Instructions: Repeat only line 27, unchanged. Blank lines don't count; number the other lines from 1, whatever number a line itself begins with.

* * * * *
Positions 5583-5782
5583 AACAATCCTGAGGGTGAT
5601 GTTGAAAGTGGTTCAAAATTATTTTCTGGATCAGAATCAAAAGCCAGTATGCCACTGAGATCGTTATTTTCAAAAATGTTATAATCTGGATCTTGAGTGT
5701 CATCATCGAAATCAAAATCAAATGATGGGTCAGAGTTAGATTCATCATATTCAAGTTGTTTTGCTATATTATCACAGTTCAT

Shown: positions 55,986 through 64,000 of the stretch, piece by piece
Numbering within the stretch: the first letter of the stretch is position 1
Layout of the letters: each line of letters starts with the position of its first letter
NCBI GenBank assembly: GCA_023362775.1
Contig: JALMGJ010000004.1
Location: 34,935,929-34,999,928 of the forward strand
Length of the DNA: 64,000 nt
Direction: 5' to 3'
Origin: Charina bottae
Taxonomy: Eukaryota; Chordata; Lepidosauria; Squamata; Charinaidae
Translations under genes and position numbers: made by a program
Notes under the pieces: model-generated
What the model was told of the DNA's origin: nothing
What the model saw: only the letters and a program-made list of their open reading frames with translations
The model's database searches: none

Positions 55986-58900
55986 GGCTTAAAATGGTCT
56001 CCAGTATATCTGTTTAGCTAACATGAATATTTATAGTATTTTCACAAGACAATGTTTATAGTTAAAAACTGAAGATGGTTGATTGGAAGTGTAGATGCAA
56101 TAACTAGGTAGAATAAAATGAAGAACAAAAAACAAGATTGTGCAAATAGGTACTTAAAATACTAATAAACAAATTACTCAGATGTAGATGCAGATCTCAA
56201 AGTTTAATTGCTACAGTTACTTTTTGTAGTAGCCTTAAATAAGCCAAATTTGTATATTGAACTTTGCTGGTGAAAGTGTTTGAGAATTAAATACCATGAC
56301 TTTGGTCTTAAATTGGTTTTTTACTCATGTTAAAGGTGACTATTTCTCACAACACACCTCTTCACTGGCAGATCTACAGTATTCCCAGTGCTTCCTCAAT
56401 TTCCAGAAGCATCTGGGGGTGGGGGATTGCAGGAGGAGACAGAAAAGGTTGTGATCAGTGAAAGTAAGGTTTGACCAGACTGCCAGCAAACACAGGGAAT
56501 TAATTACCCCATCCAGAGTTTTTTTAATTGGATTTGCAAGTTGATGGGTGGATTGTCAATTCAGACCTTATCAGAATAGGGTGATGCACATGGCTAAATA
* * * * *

56501 TAATTACCCCATCCAGAGTTTTTTTAATTGGATTTGCAAGTTGATGGGTGGATTGTCAATTCAGACCTTATCAGAATAGGGTGATGCACATGGCTAAATA